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To the general public, IBM might only be the world’s largest IT company, all bytes and nets, computer applications and services, smal and large servers. It sure is all of it, but not only it. IBM is also a great spender in researching: investments in materials research, nanotechnology, manufacturing and chip design are paying off in bringing new, innovative products to market, IBM is also applying that expertise to areas you may not be aware of. And some of these innovations could as well help solving today’s biggest problems, climate change and global warming.
For example, the scientific journal Advanced Materials has just published a paper detailing a breakthrough in solar research by IBM scientists. IBM researchers have created a high-efficiency solar cell that holds potential to produce more energy at a lower cost, as it is made of earth abundant materials.
The quest to develop a solar technology that can compare on a cost per watt basis with the conventional electricity generation, and also offer the future ability to deploy at the hundreds of gigawatts or greater levels, has become a major challenge that this breakthrough moves us closer to overcoming. IBM does not plan to manufacture solar technologies, but is open to partnering with solar cell manufacturers to demonstrate the technology.
IBM has a long history of pioneering advanced silicon technologies to help enhance performance, while reducing size and power consumption. Such advances include the development of the world’s first copper-based microprocessor; silicon-on-insulator (SOI), a technology that reduces power consumption and increases performance by helping insulate the millions of transistors on a chip; and strained silicon, a technology that “stretches” material inside the silicon decreasing the resistance and speeding the flow of electrons through transistors.
Similarly, IBM Research is applying its chip, materials and nanotechnology expertise in other areas. Consider the following:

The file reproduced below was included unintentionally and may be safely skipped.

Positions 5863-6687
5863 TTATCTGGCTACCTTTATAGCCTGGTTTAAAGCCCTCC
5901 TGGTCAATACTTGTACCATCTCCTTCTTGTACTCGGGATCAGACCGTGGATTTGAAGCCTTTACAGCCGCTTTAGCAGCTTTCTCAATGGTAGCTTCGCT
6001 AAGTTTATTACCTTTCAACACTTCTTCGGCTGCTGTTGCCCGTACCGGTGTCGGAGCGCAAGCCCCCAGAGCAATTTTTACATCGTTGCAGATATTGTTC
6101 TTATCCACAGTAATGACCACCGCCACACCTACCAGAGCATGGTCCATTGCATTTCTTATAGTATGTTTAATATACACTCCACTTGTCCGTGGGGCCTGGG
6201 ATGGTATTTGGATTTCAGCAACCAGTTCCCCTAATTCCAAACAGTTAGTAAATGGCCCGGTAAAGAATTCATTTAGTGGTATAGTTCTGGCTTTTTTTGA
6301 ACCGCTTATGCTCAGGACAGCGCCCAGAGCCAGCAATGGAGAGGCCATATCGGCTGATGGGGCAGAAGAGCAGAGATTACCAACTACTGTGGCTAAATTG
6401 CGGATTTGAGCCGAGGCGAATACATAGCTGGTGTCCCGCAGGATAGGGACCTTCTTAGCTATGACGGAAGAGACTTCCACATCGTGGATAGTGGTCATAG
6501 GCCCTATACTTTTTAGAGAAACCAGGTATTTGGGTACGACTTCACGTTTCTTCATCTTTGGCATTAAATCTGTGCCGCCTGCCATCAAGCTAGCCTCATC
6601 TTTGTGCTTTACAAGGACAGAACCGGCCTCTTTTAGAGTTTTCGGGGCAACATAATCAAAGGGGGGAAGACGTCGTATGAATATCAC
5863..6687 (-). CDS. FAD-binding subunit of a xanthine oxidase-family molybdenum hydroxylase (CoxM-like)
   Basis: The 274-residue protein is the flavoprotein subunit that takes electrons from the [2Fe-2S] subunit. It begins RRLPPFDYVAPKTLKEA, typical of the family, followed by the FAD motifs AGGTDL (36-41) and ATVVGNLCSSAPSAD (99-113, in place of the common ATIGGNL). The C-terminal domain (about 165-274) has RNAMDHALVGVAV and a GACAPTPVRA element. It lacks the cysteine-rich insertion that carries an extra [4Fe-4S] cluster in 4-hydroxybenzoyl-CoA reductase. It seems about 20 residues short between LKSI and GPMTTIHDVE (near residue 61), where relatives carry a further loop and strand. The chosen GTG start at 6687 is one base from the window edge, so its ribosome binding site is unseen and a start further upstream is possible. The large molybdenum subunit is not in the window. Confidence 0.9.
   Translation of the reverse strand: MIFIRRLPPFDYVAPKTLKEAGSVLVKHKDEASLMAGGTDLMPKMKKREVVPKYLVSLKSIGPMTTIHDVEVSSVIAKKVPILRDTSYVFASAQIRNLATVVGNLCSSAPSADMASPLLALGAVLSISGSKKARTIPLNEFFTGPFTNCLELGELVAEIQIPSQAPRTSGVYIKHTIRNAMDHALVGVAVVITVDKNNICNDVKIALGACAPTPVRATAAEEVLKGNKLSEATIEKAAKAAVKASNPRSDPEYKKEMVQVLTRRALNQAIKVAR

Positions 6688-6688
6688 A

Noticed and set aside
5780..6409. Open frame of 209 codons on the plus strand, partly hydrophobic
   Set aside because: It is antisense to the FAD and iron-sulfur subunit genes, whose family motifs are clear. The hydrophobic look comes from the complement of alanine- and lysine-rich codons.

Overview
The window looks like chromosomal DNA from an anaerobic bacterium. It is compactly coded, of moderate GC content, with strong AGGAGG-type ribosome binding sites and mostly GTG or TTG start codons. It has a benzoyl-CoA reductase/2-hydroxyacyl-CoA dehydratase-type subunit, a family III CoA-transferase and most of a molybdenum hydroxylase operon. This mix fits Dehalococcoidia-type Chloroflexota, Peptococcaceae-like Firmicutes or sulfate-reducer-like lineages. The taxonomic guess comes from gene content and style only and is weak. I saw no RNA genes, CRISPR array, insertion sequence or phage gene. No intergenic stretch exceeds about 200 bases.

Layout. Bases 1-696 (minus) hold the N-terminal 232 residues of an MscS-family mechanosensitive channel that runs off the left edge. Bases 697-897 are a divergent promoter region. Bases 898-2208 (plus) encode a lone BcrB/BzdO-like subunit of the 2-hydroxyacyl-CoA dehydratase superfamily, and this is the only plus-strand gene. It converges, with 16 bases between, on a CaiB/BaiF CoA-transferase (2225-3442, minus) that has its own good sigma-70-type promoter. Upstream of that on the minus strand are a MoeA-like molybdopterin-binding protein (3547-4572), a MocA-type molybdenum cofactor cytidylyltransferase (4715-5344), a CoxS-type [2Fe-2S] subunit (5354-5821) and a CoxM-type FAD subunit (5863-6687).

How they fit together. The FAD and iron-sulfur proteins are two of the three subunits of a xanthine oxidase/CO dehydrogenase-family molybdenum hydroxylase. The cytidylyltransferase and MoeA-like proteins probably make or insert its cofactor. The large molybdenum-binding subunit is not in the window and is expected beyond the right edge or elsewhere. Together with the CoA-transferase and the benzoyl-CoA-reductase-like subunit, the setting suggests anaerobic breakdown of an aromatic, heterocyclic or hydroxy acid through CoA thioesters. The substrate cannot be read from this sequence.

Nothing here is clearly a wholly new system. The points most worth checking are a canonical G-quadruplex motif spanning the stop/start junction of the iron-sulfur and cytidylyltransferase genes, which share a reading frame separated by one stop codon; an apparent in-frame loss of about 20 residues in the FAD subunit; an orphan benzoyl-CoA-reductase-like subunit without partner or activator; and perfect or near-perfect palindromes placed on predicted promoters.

* DNA sequencing – In an effort to build a nanoscale DNA sequencer, IBM scientists are drilling nano-sized holes in computer-like chips and passing DNA strands through them to read the information contained within their genetic code. IBM Research has received an “Advanced Sequencing Technology Award” from the US National Human Genome Research Institute, part of the National Institutes of Health, to design a silicon-based DNA Transistor that will advance genome sequencing technology and generate progress in health care diagnosis and practice. This advanced research effort to demonstrate a silicon-based “DNA Transistor” could help pave the way to read human DNA easily and quickly, generating advancements in health condition diagnosis and treatment. The challenge in the effort is to slow and control the motion of the DNA through the hole so the reader can accurately decode what is in the DNA. If successful, the project could improve throughput and reduce cost to achieve the vision of personalized genome analysis at a cost of $100 to $1,000. In comparison, the first sequencing ever done by the Human Genome Project (HGP) cost $3 billion.
* Water purification – Scientists at IBM Research, together with collaborators from Central Glass, KACST and the University of Texas, Austin have created a new membrane that filters out salts as well as potentially harmful toxins in water such as arsenic while using less energy than other forms of water purification. Membrane filtration is currently one of the most energy efficient techniques for removing salt and improving water quality. But, conventional membranes used today are easily damaged by chlorine, which is commonly added to water to prevent bacterial growth that can cause health problems. Now, the collaborative research team has designed a new concept in membrane materials that combines resistance to chlorine damage and high performance separation behavior in mildly basic conditions, making it suitable for arsenic removal in addition to water desalination
* Medical diagnostics – IBM scientists, in collaboration with the University Hospital of Basel in Switzerland, have created a one-step point-of-care-diagnostic test, based on an innovative silicon chip, that requires less sample volume, is significantly faster, portable, easy to use, and can test for many diseases, including one of world’s leading causes of death, cardiovascular disease. The results are so quick and accurate that a small sample of a patient’s serum or blood, could be tested immediately following a heart attack, to enable the doctor to quickly take a course of action to help the patient survive. The diagnostic test uses capillary forces to analyze tiny samples of serum, or blood, for the presence of disease markers, which are typically proteins that can be detected in people’s blood for diagnostic purposes.
As IBM focuses on building a smarter planet, at IBM Research scientists are looking at new ways to apply their expertise to help solve some of the big issues of our time. Oftentimes, this involves collaborating with other leading institutions, on the name of science , innovation and progress for everybody.